P2P computing, the concept behind the music file-sharing programme Napster, was the subject of the first P2P conference held in San Francisco last week.
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Speakers described initiatives to harness the unused processor power of separate PCs on a corporate network and projects where P2P technology enables international collaboration with real-time updates.
Steve Chase, Intel's director of e-business and commutation solutions, said, "There's a lot of storage on the Internet and Intel is saving some $300m-$400m a year by using the storage and power of computers that are just not being used."
He said Intel achieved the cost savings by taking advantage of the different time zones to make use of idle processor power.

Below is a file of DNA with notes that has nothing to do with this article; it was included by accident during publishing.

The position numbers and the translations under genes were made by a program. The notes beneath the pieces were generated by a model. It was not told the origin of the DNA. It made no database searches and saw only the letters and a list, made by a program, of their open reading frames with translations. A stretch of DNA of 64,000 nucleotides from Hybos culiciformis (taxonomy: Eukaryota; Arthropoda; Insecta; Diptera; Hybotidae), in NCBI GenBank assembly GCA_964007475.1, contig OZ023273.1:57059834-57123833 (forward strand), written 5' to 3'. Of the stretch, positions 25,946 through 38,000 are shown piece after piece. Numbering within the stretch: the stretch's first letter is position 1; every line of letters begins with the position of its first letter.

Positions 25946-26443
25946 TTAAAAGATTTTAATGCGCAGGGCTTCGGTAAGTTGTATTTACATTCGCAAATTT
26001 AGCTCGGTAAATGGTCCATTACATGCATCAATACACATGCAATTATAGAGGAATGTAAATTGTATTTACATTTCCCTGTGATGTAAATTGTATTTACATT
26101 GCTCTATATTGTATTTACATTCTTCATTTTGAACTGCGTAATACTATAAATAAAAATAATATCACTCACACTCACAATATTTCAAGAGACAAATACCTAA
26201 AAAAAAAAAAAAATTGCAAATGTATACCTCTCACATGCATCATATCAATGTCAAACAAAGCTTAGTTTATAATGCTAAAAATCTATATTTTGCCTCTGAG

"When designers working in regions such as Russia go to sleep, they leave their computers on. This means they can farm out work to other engineers working in Oregon so the development can carry on overnight," Chase said. "P2P offers some real business benefits. It's all about storage."
Intel is working on a standard for P2P applications, Chase added.
Analysts estimate that all computers currently linked to the Internet represent 10,000 terabytes of storage, which users with P2P technology could access.